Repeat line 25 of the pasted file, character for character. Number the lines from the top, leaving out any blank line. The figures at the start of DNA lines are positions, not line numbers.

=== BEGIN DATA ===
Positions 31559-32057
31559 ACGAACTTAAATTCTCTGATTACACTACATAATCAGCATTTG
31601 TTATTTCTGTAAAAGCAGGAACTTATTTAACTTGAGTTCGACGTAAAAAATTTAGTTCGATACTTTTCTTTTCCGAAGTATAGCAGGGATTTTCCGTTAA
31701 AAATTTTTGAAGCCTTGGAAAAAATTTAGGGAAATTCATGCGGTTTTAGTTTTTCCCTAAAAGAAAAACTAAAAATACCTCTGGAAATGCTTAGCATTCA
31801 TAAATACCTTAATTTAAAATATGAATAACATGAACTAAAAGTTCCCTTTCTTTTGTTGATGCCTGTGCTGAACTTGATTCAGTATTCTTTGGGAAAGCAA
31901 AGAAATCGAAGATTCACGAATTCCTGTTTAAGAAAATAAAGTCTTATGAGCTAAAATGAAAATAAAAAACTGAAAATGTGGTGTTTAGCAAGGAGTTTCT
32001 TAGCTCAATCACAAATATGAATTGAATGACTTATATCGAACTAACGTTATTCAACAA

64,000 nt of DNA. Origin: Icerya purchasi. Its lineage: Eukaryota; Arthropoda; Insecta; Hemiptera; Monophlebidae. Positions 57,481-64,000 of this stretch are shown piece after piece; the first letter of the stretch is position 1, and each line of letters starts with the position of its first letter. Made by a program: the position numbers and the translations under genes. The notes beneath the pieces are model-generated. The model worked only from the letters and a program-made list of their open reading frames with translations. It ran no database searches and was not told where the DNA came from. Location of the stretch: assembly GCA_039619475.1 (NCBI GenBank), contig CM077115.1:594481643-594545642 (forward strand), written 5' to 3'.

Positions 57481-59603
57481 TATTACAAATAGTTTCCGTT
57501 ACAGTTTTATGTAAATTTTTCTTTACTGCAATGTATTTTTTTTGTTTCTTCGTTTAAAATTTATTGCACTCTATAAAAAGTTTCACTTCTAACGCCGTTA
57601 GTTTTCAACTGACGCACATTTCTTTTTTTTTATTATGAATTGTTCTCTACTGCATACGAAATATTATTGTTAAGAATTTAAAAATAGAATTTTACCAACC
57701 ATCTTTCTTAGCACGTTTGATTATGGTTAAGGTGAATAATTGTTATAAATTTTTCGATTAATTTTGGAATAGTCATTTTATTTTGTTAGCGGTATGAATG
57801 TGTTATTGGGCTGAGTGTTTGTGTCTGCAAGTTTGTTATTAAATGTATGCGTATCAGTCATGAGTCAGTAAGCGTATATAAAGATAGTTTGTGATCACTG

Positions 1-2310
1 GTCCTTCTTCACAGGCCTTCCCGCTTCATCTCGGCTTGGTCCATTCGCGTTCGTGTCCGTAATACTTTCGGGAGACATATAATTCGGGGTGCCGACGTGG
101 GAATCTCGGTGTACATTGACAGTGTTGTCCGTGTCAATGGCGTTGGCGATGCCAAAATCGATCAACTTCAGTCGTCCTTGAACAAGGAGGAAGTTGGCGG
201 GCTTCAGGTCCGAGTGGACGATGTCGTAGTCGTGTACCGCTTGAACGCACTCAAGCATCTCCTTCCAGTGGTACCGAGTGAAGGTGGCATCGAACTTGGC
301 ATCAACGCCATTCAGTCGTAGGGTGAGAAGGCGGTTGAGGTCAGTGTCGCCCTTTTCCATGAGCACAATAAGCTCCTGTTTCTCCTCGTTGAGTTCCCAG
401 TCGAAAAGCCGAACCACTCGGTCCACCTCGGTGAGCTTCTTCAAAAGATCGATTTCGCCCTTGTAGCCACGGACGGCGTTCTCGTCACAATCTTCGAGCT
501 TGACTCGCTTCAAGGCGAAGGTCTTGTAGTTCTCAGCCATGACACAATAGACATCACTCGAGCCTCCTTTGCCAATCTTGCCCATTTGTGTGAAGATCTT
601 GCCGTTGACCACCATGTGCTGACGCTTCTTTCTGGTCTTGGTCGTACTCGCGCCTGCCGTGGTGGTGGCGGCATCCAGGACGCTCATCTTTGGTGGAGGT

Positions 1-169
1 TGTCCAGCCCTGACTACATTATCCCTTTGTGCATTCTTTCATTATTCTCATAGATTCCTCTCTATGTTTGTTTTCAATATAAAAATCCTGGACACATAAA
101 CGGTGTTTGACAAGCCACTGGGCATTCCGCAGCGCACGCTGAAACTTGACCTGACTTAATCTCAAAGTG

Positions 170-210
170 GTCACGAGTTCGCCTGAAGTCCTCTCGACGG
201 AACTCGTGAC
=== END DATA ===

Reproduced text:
101 CGGTGTTTGACAAGCCACTGGGCATTCCGCAGCGCACGCTGAAACTTGACCTGACTTAATCTCAAAGTG